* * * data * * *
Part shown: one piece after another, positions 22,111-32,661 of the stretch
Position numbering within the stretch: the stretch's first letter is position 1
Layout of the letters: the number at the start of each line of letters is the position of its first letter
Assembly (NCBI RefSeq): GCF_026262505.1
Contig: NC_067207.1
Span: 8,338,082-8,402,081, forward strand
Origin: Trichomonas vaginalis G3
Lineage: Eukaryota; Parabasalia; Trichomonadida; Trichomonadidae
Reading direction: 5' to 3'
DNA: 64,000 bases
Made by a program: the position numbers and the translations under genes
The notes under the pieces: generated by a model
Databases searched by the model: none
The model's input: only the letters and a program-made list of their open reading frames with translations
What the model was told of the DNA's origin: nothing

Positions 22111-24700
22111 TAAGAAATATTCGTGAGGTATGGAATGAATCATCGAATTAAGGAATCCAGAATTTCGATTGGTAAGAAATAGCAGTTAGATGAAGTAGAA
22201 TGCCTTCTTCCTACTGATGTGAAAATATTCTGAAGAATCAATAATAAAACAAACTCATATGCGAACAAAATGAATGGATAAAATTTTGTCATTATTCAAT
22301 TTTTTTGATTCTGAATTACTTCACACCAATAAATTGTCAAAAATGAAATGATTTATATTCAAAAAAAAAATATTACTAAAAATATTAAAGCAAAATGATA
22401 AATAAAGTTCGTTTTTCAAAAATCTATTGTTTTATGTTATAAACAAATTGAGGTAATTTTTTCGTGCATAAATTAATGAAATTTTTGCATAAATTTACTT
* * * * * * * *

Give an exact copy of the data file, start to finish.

Part shown: one piece after another, positions 22,111-32,661 of the stretch
Position numbering within the stretch: the stretch's first letter is position 1
Layout of the letters: the number at the start of each line of letters is the position of its first letter
Assembly (NCBI RefSeq): GCF_026262505.1
Contig: NC_067207.1
Span: 8,338,082-8,402,081, forward strand
Origin: Trichomonas vaginalis G3
Lineage: Eukaryota; Parabasalia; Trichomonadida; Trichomonadidae
Reading direction: 5' to 3'
DNA: 64,000 bases
Made by a program: the position numbers and the translations under genes
The notes under the pieces: generated by a model
Databases searched by the model: none
The model's input: only the letters and a program-made list of their open reading frames with translations
What the model was told of the DNA's origin: nothing

Positions 22111-24700
22111 TAAGAAATATTCGTGAGGTATGGAATGAATCATCGAATTAAGGAATCCAGAATTTCGATTGGTAAGAAATAGCAGTTAGATGAAGTAGAA
22201 TGCCTTCTTCCTACTGATGTGAAAATATTCTGAAGAATCAATAATAAAACAAACTCATATGCGAACAAAATGAATGGATAAAATTTTGTCATTATTCAAT
22301 TTTTTTGATTCTGAATTACTTCACACCAATAAATTGTCAAAAATGAAATGATTTATATTCAAAAAAAAAATATTACTAAAAATATTAAAGCAAAATGATA
22401 AATAAAGTTCGTTTTTCAAAAATCTATTGTTTTATGTTATAAACAAATTGAGGTAATTTTTTCGTGCATAAATTAATGAAATTTTTGCATAAATTTACTT